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Language : english

50% of emails contain invisible trackers

Written by Guillaume
Publication date: {{ dayjs(1674061229*1000).local().format("L").toString()}}
This article is an automatic translation

The aim is to collect as much information as possible about your location or your habits.

Generally speaking, it is said that you should not click on any suspicious links in e-mails. In reality, caution would dictate that we go much further in our suspicion of e-mails. Since they no longer answer unknown phone numbers, some users have taken rather drastic measures by sending any message from a mysterious source directly to the trash. The method is not bad, but what to do when the source is known? This is the warning issued by the editor Proton - and relayed by Clubic - which commissioned a study on the presence not of viruses, but of "spy pixels" in e-mails exchanged around the world.

The findings are striking: the problem affects 50% of emails, i.e. more or less 166 billion emails in which these spy pixels can be found. First of all, the spy pixel is not a virus and it is not dangerous at first sight in the sense that it does not risk destroying your data or encrypting them so that the sender can then ask you for a ransom. No, the spyware pixel is a single pixel "image" that is transparent. In fact, it is absolutely invisible and can be detected almost exclusively by analyzing the email code.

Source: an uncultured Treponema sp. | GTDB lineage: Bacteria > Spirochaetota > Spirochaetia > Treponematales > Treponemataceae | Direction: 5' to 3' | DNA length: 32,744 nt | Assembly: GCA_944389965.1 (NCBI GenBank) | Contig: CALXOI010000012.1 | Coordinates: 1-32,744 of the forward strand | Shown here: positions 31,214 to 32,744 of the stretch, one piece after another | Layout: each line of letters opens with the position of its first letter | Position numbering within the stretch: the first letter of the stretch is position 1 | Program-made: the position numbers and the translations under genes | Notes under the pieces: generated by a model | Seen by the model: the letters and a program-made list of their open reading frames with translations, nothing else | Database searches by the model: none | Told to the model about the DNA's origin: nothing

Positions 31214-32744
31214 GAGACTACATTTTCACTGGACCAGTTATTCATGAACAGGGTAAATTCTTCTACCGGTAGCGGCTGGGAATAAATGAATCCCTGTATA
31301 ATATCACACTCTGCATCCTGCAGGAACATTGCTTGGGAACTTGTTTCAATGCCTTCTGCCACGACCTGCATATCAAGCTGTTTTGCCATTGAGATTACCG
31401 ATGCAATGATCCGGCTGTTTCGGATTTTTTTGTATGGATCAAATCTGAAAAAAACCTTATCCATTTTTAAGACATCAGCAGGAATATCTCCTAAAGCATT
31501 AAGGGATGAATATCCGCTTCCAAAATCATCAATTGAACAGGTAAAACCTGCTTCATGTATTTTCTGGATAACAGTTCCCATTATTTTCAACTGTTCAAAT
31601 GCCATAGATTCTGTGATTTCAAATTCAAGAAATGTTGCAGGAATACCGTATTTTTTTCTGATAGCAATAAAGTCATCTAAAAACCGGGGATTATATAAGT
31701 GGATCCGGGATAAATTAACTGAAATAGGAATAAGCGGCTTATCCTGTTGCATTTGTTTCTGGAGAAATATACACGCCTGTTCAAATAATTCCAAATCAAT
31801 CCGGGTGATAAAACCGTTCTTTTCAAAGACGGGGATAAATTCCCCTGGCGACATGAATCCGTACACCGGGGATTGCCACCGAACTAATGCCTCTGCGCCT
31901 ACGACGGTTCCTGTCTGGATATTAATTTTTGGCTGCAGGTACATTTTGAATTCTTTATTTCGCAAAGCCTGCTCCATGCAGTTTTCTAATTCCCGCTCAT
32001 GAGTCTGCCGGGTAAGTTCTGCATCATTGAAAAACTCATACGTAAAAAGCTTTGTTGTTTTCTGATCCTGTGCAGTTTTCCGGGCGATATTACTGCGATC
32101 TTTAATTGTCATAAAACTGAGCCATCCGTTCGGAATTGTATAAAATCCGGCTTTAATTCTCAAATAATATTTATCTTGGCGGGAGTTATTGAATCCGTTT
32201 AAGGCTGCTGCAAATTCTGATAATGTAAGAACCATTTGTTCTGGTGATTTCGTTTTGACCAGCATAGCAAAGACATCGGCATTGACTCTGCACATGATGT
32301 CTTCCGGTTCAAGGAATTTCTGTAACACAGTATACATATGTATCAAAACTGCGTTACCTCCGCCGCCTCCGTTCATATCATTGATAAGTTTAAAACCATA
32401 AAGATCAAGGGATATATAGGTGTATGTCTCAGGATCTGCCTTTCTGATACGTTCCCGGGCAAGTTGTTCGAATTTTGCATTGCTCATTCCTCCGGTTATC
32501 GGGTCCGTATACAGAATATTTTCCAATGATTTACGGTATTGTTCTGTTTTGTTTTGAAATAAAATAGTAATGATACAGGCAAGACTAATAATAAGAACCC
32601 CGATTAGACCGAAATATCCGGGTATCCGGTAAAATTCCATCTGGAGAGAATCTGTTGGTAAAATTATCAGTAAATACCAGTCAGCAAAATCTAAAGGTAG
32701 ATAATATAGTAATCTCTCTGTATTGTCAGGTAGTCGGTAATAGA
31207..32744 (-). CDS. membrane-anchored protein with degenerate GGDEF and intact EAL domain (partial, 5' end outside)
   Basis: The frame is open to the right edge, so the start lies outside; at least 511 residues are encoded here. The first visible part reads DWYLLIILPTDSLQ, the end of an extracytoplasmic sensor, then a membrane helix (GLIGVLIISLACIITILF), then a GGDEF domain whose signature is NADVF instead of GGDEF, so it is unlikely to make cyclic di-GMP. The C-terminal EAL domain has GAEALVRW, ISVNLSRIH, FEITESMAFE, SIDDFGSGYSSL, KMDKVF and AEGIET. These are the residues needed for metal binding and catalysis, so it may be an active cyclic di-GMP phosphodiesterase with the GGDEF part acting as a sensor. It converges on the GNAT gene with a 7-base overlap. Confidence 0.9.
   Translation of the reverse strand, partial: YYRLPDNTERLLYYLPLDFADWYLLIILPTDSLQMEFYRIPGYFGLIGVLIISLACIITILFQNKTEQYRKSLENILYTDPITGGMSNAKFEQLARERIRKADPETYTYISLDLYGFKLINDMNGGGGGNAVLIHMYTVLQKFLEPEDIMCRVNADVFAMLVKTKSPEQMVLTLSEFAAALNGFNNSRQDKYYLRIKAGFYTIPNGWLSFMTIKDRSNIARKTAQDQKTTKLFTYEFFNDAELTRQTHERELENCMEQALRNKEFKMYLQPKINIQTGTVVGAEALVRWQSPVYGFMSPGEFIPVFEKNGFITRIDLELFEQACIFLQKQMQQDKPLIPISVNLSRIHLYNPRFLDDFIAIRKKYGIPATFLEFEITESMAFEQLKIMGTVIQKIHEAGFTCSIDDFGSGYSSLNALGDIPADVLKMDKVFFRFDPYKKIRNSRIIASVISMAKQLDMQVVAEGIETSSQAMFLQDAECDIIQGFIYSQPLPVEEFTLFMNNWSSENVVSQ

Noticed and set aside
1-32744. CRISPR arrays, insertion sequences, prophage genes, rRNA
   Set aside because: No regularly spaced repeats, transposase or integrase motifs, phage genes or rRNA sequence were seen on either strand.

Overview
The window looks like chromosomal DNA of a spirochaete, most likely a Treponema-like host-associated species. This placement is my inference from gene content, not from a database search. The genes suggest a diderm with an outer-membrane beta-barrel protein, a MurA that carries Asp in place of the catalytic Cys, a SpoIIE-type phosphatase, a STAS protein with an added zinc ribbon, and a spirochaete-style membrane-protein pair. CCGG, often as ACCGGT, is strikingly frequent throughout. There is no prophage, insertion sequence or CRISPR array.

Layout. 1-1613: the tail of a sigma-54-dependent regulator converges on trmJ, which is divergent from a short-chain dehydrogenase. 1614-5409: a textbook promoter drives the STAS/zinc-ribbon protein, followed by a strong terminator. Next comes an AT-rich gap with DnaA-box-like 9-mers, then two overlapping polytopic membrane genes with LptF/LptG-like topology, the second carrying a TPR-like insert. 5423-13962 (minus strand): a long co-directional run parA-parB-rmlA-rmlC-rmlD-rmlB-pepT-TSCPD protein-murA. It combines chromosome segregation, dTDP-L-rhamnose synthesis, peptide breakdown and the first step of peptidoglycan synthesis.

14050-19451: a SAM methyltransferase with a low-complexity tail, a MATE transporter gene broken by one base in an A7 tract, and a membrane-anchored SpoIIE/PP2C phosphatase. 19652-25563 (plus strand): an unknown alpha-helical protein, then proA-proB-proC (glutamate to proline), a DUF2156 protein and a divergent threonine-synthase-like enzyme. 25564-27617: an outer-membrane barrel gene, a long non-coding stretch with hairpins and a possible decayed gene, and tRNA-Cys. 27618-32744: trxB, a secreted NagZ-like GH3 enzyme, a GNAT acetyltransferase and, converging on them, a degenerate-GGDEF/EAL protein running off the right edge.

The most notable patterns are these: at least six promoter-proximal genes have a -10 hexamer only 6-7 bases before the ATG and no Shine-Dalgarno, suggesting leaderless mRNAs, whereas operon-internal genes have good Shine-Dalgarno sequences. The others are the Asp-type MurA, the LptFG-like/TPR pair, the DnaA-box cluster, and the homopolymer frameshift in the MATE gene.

Since it does not destroy any data or require you to pay Bitcoins, why worry about these spy pixels? Because they are nothing less than tracking tools: as soon as a user opens a web page or accesses an email, the spy pixel takes care of tracking your every move. It is thus able to locate your spatial location very quickly, but also to determine most of your habits on the Internet. It is therefore clearly a question of infringing on the privacy of Internet users with the sole objective of recovering a maximum amount of information about them in order, for example, to launch vast marketing campaigns.

However, the company Proton, which commissioned this study, did not do so out of charity. It actually publishes the Proton Mail software, which aims to counter the threat of these spy pixels. The idea is to offer an encrypted messaging system from the sending to the receiving of the email. In doing so, it thwarts the spy pixels and their technique of tracking Internet users. Its CEO, Andy Yen, explains that " Spy pixels are a very intrusive way for marketing companies to collect more and more personal information about users without their consent. [...] This type of surveillance is unacceptable, especially at the scale at which it is occurring, and when users are generally unaware of it. At Proton, our mission has always been to create a better internet where privacy is the rule. That's why, in addition to providing an end-to-end encrypted messaging service, we are also deploying enhanced protection against email trackers.

Of course, Proton has every right to chase spy pixels, security is its business. That said, it should be noted that e-mail threats have been on the rise for several years now and that, fortunately, other e-mail clients offer a protection system quite similar to that of Proton Mail. Nevertheless, you should check before choosing this or that software.